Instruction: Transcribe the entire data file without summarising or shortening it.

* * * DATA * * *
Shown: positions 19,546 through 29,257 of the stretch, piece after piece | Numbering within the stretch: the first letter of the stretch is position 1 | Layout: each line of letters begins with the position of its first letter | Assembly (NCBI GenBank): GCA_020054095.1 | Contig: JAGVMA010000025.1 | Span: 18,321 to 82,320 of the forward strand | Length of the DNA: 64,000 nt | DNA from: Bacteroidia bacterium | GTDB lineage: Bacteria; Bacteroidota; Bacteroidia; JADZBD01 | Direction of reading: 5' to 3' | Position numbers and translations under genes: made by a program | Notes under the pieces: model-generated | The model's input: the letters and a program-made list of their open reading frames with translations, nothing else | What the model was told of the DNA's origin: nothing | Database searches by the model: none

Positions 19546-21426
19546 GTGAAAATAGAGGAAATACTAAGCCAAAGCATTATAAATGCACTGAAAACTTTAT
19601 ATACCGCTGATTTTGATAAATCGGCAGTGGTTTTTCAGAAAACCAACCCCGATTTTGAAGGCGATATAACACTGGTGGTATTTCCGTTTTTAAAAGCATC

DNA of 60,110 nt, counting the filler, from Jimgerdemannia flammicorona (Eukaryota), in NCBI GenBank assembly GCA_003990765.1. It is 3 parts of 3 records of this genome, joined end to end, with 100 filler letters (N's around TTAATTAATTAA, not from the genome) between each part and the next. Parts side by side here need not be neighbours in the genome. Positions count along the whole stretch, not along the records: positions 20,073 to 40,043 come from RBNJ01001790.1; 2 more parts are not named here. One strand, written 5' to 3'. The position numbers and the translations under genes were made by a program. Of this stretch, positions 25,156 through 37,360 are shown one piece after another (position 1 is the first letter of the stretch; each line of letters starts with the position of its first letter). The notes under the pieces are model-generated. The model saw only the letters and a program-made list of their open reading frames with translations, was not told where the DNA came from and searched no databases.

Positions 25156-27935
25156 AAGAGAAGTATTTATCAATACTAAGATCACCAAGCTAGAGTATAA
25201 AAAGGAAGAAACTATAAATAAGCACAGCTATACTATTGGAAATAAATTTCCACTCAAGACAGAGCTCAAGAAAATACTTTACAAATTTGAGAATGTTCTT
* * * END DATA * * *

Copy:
Shown: positions 19,546 through 29,257 of the stretch, piece after piece | Numbering within the stretch: the first letter of the stretch is position 1 | Layout: each line of letters begins with the position of its first letter | Assembly (NCBI GenBank): GCA_020054095.1 | Contig: JAGVMA010000025.1 | Span: 18,321 to 82,320 of the forward strand | Length of the DNA: 64,000 nt | DNA from: Bacteroidia bacterium | GTDB lineage: Bacteria; Bacteroidota; Bacteroidia; JADZBD01 | Direction of reading: 5' to 3' | Position numbers and translations under genes: made by a program | Notes under the pieces: model-generated | The model's input: the letters and a program-made list of their open reading frames with translations, nothing else | What the model was told of the DNA's origin: nothing | Database searches by the model: none

Positions 19546-21426
19546 GTGAAAATAGAGGAAATACTAAGCCAAAGCATTATAAATGCACTGAAAACTTTAT
19601 ATACCGCTGATTTTGATAAATCGGCAGTGGTTTTTCAGAAAACCAACCCCGATTTTGAAGGCGATATAACACTGGTGGTATTTCCGTTTTTAAAAGCATC

DNA of 60,110 nt, counting the filler, from Jimgerdemannia flammicorona (Eukaryota), in NCBI GenBank assembly GCA_003990765.1. It is 3 parts of 3 records of this genome, joined end to end, with 100 filler letters (N's around TTAATTAATTAA, not from the genome) between each part and the next. Parts side by side here need not be neighbours in the genome. Positions count along the whole stretch, not along the records: positions 20,073 to 40,043 come from RBNJ01001790.1; 2 more parts are not named here. One strand, written 5' to 3'. The position numbers and the translations under genes were made by a program. Of this stretch, positions 25,156 through 37,360 are shown one piece after another (position 1 is the first letter of the stretch; each line of letters starts with the position of its first letter). The notes under the pieces are model-generated. The model saw only the letters and a program-made list of their open reading frames with translations, was not told where the DNA came from and searched no databases.

Positions 25156-27935
25156 AAGAGAAGTATTTATCAATACTAAGATCACCAAGCTAGAGTATAA
25201 AAAGGAAGAAACTATAAATAAGCACAGCTATACTATTGGAAATAAATTTCCACTCAAGACAGAGCTCAAGAAAATACTTTACAAATTTGAGAATGTTCTT